Sunderland are now the only side in the Premier League’s bottom six not to have changed their manager this season.
That is a remarkable statistic for a club who have not had a boss complete a full campaign since Steve Bruce in 2011.
With little appetite for change in the club hierarchy, David Moyes is set to break that spell, regardless of where the Black Cats head in the next few weeks.
Middlesbrough will now be hoping that the change in manager can have the same affect that a switch has had for the other sides near the bottom.
Marco Silva, Craig Shakespeare, Paul Clement and Sam Allardyce have all improved their respective sides, and Boro will be hoping that former Sunderland midfielder Steve Agnew, put in interim charge, can do the same.
So ahead of tomorrow’s crucial home game against Burnley, is this the final nail in the coffin for Sunderland?
It will, in all likelihood, make their task even harder...
What effect will it have on Boro?
In the short term, Agnew’s side, on Sunday, face a Manchester United outfit likely to be leggy from last night’s Europa League tie against Rostov.
Aitor Karanka has been heavily criticised for putting defence first this season, but, with such little preparation time and any positive result a bonus, the Teessiders will likely sit deep and look to frustrate.
But what then? Just how likely are Middlesbrough to replicate the surges elsewhere?
A short-term bounce is far from guaranteed.
Silva had it at Hull, Clement had it at Swansea and Shakespeare certainly had it with Leicester, but Crystal Palace took six games to win a league game under Allardyce.
If that happens at Middlesbrough then they will be as good as relegated.
A crucial problem Agnew has, of course, is that, unlike most of the aforementioned managers, he will not have the chance to shape his squad in the transfer market.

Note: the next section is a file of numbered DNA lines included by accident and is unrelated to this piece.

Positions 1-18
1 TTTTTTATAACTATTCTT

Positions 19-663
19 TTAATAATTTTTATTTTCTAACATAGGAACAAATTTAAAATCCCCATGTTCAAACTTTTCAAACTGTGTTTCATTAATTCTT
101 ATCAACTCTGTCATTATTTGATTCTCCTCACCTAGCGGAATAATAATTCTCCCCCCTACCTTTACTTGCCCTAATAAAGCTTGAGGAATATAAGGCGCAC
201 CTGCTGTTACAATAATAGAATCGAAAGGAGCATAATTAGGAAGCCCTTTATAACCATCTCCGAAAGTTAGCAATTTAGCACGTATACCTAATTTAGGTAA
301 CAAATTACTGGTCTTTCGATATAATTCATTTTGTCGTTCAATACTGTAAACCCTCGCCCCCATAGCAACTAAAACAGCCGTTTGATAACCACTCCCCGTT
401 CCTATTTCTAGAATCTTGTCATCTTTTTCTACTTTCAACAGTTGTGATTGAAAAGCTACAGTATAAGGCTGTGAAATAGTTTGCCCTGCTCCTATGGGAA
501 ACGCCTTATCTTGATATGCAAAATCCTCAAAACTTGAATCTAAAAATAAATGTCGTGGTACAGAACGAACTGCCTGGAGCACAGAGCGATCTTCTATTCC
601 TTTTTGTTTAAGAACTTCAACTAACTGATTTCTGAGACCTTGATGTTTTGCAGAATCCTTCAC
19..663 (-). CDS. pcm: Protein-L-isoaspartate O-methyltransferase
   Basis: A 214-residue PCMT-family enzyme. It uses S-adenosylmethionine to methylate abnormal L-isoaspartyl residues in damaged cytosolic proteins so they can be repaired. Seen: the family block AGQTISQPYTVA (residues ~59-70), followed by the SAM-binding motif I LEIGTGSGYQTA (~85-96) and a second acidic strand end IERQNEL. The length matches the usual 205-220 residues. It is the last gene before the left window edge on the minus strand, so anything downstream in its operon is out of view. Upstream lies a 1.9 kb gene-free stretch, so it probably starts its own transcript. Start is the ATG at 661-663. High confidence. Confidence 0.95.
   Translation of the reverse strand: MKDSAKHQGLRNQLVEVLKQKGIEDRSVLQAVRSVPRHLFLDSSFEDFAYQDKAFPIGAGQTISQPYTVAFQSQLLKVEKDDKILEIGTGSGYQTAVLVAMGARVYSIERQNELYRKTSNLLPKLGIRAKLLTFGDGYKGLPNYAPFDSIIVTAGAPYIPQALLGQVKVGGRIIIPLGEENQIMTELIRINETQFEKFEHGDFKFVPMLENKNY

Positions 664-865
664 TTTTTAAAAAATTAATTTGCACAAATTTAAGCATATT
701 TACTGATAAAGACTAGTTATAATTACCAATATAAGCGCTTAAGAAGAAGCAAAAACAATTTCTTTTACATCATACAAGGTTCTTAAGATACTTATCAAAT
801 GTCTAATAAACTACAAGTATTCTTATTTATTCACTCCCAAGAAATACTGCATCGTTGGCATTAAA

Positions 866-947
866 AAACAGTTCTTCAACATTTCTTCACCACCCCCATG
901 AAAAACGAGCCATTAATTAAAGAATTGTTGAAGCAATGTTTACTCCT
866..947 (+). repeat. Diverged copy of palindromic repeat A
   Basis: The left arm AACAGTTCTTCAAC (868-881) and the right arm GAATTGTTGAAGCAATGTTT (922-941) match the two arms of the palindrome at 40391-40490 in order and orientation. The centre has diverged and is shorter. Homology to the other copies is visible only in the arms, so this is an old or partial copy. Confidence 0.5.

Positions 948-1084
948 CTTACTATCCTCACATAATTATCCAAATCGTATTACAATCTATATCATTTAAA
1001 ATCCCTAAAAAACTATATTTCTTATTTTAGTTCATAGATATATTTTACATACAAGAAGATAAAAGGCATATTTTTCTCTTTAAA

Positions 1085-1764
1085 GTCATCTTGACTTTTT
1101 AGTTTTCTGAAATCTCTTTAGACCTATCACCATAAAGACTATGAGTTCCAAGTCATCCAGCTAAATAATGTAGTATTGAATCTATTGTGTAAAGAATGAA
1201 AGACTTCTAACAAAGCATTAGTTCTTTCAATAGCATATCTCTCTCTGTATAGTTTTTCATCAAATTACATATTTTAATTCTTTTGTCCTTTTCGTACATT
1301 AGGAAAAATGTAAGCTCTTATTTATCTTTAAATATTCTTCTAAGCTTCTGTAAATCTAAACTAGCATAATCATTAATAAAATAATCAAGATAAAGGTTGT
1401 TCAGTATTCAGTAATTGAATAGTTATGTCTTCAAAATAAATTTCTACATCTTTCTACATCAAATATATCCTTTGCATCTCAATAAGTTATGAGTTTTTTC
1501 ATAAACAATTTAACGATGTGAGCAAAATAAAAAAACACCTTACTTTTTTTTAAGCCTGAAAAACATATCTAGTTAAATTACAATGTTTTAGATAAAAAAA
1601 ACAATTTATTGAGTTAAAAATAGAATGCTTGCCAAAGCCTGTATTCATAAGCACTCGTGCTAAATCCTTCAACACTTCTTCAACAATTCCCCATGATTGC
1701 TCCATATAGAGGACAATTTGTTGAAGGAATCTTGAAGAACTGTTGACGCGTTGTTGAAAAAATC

Many thought selling Robert Snodgrass was the death knell of Hull’s season in January, but, in Kamil Grosicki, Oumar Niasse and Lazar Markovic, Silva has been able to completely reshape his side into a counter-attacking unit, that injection of pace making them a resilient outfit at home.
Swansea’s signings of Tom Carroll and Martin Olsson seemed initially underwhelming, but they have helped Clement move to a successful 4-4-3 formation
Luka Milivojevic has toughened up Crystal Palace and Patrick van Aanholt already has a crucial goal from left-back.
Agnew has to go with what he has and may face the same struggles as Karanka in finding more firepower in attack.
Of course, Shakespeare has not been able to intervene in the market, but quite clearly Leicester’s revival is an exceptional case. He has returned to a successful formula that the players understood and bought into, and recent results and performances have reverted to where they were last season.
On Teesside, Karanka has a squad and a side built unmistakably in his own image, and that mould will be significantly harder to break.
The one concern for the Black Cats is if Agnew can bring players isolated under Karanka back into the fold, such as Stewart Downing, that might spark a big boost in morale.
It is a major task, however, and there are no guarantees that Karanka’s departure will spark an upturn. Worth remembering, too, that Boro have a brutal run-in, facing four of the top six in their last six league games.
So what next for Sunderland?
Boro have a three-point cushion on the Black Cats and if they do replicate Leicester’s surge, it will be as good as over for Sunderland.
It is tough to see them catching up and overtaking two of Hull, Palace, Leicester and Swansea as it is, without throwing another side into the mix.
One of the big question marks is whether Agnew stays until the end of the season or whether Boro opt for a manager like Nigel Pearson. If that happens, it may well initiate a spark that Sunderland themselves have seen so often in recent seasons.
Either way, tomorrow’s visit of Burnley is one of the biggest games of Sunderland’s season so far.
For all the new manager bounces elsewhere, Sunderland still have four of the bottom six to play and showed, at Selhurst Park, that they can handle those high-pressure games at the end of the season, new manager or not.